Photo Credit: Elizabeth Newman
A crostata is an Italian type of tart – depending on where you go in Italy, sometimes you’ll see them looking rustic and freeform, and sometimes they’re made in a tart pan and look a little more refined. Regardless of how you want to construct a crostata, this dough is perfect for whatever application – even just a traditional pie! I love the addition of cornmeal in this dough, because it adds a great flavor and texture element. Additionally, because cornmeal has no gluten, it helps keep this crust very tender and crisp through baking.
Use this dough any time a recipe calls for a crostata or pie crust – it’s perfect, and so easy! You can really let your imagination go wild – go savory and fill a crostata with caramelized onions, or even the filling from my tomato tart! Of course, it’s perfect for desserts as well – follow Lizzy’s guide for a perfect fruit crostata, or you can make my simple one with raspberry jam.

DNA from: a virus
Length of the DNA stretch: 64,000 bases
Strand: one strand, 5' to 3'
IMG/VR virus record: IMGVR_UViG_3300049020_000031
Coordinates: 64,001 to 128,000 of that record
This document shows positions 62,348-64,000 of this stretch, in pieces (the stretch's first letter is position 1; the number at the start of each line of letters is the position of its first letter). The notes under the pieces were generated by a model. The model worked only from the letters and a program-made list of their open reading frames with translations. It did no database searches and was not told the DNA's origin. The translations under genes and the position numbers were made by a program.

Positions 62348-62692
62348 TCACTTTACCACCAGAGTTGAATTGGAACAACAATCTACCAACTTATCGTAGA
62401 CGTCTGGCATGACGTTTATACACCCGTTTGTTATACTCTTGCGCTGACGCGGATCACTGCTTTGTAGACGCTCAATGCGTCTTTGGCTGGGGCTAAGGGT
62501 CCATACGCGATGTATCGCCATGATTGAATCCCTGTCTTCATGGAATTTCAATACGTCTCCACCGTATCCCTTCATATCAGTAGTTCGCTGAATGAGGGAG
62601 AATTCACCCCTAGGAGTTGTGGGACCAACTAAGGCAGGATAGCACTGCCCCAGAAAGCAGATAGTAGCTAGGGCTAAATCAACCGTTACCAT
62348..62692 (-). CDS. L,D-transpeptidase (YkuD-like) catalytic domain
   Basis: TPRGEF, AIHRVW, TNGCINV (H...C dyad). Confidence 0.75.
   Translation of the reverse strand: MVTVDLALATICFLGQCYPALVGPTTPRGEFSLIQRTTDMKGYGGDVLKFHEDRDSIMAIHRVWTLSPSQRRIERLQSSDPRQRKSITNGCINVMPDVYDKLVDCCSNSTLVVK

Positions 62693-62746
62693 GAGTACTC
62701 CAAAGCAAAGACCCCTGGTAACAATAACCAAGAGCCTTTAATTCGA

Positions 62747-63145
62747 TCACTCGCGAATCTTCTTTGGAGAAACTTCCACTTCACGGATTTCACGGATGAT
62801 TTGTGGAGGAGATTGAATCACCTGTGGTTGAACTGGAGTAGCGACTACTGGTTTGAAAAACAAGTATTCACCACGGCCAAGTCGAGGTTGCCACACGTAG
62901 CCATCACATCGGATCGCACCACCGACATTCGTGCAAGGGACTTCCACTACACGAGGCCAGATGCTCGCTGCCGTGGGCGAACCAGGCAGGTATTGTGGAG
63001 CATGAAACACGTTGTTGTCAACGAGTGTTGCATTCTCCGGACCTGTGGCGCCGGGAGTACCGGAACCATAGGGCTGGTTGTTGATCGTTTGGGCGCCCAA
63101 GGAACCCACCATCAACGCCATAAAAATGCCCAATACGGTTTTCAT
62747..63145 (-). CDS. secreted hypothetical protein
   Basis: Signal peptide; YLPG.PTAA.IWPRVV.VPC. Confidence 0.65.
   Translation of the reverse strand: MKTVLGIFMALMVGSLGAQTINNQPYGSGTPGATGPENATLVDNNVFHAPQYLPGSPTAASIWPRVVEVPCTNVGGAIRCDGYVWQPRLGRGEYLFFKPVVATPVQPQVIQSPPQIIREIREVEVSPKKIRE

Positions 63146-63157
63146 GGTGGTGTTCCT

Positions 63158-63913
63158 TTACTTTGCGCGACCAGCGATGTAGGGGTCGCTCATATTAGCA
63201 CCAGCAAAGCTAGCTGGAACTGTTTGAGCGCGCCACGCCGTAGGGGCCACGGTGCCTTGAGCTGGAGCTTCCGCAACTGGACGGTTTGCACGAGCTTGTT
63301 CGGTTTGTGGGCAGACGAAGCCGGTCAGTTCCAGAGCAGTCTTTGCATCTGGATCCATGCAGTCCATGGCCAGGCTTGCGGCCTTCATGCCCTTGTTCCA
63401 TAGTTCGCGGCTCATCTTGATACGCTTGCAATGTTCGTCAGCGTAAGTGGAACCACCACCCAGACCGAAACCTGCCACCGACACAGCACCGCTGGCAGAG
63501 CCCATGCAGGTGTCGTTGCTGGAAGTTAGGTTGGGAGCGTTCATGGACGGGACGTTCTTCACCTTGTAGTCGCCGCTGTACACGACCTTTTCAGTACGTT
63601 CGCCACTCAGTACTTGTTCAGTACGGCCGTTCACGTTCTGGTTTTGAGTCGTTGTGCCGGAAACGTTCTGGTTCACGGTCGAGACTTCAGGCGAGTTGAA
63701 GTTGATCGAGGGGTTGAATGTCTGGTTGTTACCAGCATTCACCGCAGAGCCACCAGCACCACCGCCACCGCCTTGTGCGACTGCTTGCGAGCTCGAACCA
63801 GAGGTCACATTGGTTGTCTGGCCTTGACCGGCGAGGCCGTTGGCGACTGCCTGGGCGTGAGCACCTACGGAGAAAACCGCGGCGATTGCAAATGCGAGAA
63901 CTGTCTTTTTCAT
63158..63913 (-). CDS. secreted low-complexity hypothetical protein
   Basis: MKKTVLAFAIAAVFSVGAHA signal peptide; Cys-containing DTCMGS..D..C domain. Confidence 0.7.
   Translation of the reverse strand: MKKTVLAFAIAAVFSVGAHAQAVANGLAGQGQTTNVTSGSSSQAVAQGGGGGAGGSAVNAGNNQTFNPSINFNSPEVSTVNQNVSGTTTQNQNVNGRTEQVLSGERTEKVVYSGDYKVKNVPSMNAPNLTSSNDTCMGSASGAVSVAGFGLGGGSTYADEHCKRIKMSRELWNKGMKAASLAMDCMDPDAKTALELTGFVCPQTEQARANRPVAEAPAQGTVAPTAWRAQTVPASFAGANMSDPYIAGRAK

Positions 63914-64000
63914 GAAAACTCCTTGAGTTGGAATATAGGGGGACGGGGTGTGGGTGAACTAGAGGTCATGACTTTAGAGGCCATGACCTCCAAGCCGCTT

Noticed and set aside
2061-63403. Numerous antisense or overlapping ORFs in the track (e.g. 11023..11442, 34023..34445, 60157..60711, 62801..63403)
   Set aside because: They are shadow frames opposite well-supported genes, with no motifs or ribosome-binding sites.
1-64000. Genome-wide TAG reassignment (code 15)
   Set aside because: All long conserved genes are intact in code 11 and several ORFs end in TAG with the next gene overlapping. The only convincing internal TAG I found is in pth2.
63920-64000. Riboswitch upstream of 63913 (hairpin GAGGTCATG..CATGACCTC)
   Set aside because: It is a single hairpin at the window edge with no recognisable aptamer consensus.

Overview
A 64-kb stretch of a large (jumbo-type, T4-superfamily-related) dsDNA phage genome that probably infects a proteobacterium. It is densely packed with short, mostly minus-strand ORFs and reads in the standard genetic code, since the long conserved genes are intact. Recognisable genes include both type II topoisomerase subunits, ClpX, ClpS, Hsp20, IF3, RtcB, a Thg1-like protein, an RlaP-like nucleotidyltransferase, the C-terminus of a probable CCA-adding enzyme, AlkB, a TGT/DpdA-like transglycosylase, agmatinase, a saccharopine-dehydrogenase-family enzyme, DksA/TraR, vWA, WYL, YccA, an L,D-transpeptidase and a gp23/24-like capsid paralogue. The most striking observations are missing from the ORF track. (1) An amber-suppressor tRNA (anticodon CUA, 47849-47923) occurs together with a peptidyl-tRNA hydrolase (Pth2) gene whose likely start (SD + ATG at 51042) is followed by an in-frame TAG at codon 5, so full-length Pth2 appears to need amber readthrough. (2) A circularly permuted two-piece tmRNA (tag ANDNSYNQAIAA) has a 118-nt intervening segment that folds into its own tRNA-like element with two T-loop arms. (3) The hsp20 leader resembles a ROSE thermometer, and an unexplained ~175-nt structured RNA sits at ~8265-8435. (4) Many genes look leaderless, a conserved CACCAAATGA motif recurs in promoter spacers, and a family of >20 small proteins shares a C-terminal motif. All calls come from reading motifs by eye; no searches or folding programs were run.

Make sure you don’t skip the step of allowing the dough to rest in the fridge for an hour before working with it! It ensures that the butter stays cold, and relaxes the proteins in the flour, which results in a more tender, crisp crust!
Fool Proof Crostata Dough
- 1 1/2 cups all purpose flour
- 1/2 cup fine cornmeal
- 1 teaspoon kosher salt
- 10 tablespoons 1 1/4 sticks unsalted butter, cubed and chilled
- 1/3 cup ice water plus 1 tablespoon if needed
- To a large bowl add the flour, cornmeal and salt. Use your hand to combine everything together. Add the cold butter and begin quickly working it with your fingers, smearing it slightly to make small streaks of butter with flour and pieces of butter the size of a chickpeas. Do not over work. Add the ice water and stir to combine. When it is just starting to come together, pour the mixture out onto a clean surface and knead the mixture 4 or 5 times to bring it together. Form a flat disk and wrap tightly with plastic wrap. Refrigerate for 1 hour. The dough is now ready to use as either a crostata or pie dough crust.
- *Cooks note: The recipe can be doubled for a double crust pie. The beginning steps can be done in a food processor pulsing in the butter and water. Just be careful not to over process.